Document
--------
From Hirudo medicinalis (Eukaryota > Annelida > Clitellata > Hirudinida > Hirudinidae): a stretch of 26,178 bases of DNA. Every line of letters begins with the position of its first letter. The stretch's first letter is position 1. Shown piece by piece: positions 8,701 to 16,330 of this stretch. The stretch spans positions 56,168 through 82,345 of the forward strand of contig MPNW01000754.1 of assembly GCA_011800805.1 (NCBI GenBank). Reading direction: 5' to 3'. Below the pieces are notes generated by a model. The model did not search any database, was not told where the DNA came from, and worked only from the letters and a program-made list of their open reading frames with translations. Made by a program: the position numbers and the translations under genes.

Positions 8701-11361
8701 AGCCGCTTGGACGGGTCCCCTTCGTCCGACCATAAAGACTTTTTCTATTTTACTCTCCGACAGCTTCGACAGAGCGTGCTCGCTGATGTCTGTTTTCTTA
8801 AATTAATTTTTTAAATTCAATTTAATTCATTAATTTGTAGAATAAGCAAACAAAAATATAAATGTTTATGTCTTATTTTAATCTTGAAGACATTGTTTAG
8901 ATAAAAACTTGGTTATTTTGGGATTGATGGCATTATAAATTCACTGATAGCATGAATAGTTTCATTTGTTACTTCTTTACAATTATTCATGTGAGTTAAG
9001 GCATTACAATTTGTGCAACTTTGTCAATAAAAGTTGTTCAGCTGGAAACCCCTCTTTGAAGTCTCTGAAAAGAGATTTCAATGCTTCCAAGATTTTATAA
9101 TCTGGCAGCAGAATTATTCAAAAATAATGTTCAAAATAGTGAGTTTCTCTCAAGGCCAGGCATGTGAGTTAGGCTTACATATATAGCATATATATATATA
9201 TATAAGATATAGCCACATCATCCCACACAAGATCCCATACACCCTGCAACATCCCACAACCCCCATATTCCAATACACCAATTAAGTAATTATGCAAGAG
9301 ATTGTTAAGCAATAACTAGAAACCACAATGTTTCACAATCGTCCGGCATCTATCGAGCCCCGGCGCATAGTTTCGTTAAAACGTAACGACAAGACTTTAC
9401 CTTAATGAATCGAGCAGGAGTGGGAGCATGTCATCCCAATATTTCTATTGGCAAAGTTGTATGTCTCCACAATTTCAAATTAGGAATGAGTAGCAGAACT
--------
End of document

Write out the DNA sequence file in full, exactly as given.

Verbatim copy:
From Hirudo medicinalis (Eukaryota > Annelida > Clitellata > Hirudinida > Hirudinidae): a stretch of 26,178 bases of DNA. Every line of letters begins with the position of its first letter. The stretch's first letter is position 1. Shown piece by piece: positions 8,701 to 16,330 of this stretch. The stretch spans positions 56,168 through 82,345 of the forward strand of contig MPNW01000754.1 of assembly GCA_011800805.1 (NCBI GenBank). Reading direction: 5' to 3'. Below the pieces are notes generated by a model. The model did not search any database, was not told where the DNA came from, and worked only from the letters and a program-made list of their open reading frames with translations. Made by a program: the position numbers and the translations under genes.

Positions 8701-11361
8701 AGCCGCTTGGACGGGTCCCCTTCGTCCGACCATAAAGACTTTTTCTATTTTACTCTCCGACAGCTTCGACAGAGCGTGCTCGCTGATGTCTGTTTTCTTA
8801 AATTAATTTTTTAAATTCAATTTAATTCATTAATTTGTAGAATAAGCAAACAAAAATATAAATGTTTATGTCTTATTTTAATCTTGAAGACATTGTTTAG
8901 ATAAAAACTTGGTTATTTTGGGATTGATGGCATTATAAATTCACTGATAGCATGAATAGTTTCATTTGTTACTTCTTTACAATTATTCATGTGAGTTAAG
9001 GCATTACAATTTGTGCAACTTTGTCAATAAAAGTTGTTCAGCTGGAAACCCCTCTTTGAAGTCTCTGAAAAGAGATTTCAATGCTTCCAAGATTTTATAA
9101 TCTGGCAGCAGAATTATTCAAAAATAATGTTCAAAATAGTGAGTTTCTCTCAAGGCCAGGCATGTGAGTTAGGCTTACATATATAGCATATATATATATA
9201 TATAAGATATAGCCACATCATCCCACACAAGATCCCATACACCCTGCAACATCCCACAACCCCCATATTCCAATACACCAATTAAGTAATTATGCAAGAG
9301 ATTGTTAAGCAATAACTAGAAACCACAATGTTTCACAATCGTCCGGCATCTATCGAGCCCCGGCGCATAGTTTCGTTAAAACGTAACGACAAGACTTTAC
9401 CTTAATGAATCGAGCAGGAGTGGGAGCATGTCATCCCAATATTTCTATTGGCAAAGTTGTATGTCTCCACAATTTCAAATTAGGAATGAGTAGCAGAACT